Hon. Ms. Moorcroft: As I said to the member, I'll have to look at the details of the 1998-2001 court reporting contract. I've certainly been advised that the use of tapes in provincial courts across Canada has been successful. The capital cost of installation is high and, as I've said to the member, I'm not aware that we have initiated any move toward taping as opposed to transcribing, but I will, as I said, have the officials provide the details of the contracting documents and get back to him.

Mr. Cable: I have one other detail I would like, and this is in relation to the local hire provisions. If, in fact, there are tapes being used in the lower courts, is there, or will there be, any term in the next year's contract insisting that those tapes be transcribed in the Yukon by Yukon residents? Or can this work flow outside to people in Vancouver?

Hon. Ms. Moorcroft: Well, Mr. Chair, the information that I have asked the department to provide for me is a cost comparison of using tapes as compared with the cost of using personal transcribers.

I can also tell the member that the Minister of Government Services will be providing for the House later this month the government response to the recommendations of the Yukon hire commission. The Department of Justice, like all departments of government, is working to ensure that we're creating jobs for Yukon residents as much as possible.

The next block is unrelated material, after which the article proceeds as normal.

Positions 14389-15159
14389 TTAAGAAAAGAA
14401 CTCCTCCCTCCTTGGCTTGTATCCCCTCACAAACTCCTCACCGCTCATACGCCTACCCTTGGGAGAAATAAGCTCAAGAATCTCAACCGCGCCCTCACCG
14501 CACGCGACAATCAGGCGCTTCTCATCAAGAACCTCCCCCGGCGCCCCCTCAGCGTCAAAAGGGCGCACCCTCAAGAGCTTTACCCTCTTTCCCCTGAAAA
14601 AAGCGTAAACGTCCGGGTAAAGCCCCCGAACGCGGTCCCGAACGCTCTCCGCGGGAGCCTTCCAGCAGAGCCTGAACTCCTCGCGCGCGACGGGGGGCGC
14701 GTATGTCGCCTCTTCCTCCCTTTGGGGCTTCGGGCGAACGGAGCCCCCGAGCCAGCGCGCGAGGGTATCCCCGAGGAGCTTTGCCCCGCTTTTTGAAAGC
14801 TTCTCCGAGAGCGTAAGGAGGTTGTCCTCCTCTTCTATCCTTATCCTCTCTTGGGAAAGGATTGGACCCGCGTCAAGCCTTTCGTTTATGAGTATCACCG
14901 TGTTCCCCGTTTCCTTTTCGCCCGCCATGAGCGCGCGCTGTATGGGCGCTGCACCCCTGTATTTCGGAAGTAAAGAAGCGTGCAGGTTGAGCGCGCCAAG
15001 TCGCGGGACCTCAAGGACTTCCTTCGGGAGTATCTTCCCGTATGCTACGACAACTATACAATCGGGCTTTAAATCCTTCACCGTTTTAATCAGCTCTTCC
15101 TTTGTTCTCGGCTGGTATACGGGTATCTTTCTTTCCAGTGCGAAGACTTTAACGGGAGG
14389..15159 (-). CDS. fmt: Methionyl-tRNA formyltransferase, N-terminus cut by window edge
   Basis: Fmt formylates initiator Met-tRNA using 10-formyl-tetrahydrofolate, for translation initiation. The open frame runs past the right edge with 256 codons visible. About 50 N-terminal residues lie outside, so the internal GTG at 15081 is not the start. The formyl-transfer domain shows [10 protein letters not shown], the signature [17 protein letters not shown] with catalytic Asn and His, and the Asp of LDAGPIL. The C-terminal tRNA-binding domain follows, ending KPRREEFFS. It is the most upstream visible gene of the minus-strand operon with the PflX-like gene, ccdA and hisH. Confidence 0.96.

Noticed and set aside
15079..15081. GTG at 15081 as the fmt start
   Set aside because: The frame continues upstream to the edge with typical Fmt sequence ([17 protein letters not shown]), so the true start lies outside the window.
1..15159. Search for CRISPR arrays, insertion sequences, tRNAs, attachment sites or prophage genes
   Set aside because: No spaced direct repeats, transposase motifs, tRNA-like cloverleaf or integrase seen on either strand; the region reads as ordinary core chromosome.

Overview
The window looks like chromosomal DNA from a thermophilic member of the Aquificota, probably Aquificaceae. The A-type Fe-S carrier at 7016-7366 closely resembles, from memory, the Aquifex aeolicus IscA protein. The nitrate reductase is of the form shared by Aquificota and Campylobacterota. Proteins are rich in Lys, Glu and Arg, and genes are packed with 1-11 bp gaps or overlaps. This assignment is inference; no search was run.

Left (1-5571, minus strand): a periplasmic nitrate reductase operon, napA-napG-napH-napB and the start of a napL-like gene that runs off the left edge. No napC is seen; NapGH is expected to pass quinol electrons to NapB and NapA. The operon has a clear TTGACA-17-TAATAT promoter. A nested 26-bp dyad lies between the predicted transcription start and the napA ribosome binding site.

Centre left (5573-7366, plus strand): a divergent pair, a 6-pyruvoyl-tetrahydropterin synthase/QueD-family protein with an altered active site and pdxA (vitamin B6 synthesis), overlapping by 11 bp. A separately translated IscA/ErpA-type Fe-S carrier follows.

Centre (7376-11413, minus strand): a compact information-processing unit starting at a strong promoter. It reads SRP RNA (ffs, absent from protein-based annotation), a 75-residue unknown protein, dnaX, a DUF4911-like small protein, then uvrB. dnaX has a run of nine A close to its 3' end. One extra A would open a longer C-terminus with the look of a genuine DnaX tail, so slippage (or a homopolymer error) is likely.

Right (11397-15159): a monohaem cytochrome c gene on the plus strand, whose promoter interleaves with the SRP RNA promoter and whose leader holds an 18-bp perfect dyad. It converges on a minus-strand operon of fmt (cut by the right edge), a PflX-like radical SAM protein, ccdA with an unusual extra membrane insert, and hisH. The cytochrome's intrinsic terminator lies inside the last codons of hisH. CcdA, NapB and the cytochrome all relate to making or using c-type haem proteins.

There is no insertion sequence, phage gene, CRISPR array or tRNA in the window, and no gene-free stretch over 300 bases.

Mr. Cable: Just let me feed back what I think I heard the minister say. She has said that, in the upcoming year, there'll be a decision made as to whether tapes are used or as to whether bodies will be used in the lower courts. Assumedly then, there'll be some price adjustment. She didn't say that, but perhaps she could confirm that.

So I take it then that there is not, in the initial term of the contract, permission for the contractor to use tapes, that there must be bodies in the courts. Have I heard her right?

Hon. Ms. Moorcroft: I'm not sure what the member's saying. I think I just heard him asking me to confirm something that I didn't say. No, I can't confirm something that I didn't say. Could he try repeating that question and see if we can be more clear?

Mr. Cable: Well, I certainly wouldn't want the minister to confirm something she didn't say.

When does the use of tapes start, or has it already? Is it in the first year of the contract, or is it in the second year of the contract, which I think I heard the minister say?

Hon. Ms. Moorcroft: The contractor has the ability to determine how they produce the transcripts. The taping of proceedings in court by electronic measures, such as the Hansard reporter that we have here in the Legislature today, has not been initiated, to date, in Yukon court rooms.

As I've said, departmental officials are listening to the member's questions, and we will go back over the record and ensure that, if there's any further information available, that we provide it to the member.

Mr. Cable: Okay. Part of the information I would like is whether in the second year of the contract, in the third year, the contractor has the right to choose the method of transcription, whether it's tapes and then transcription off the tapes, or whether it's live transcription.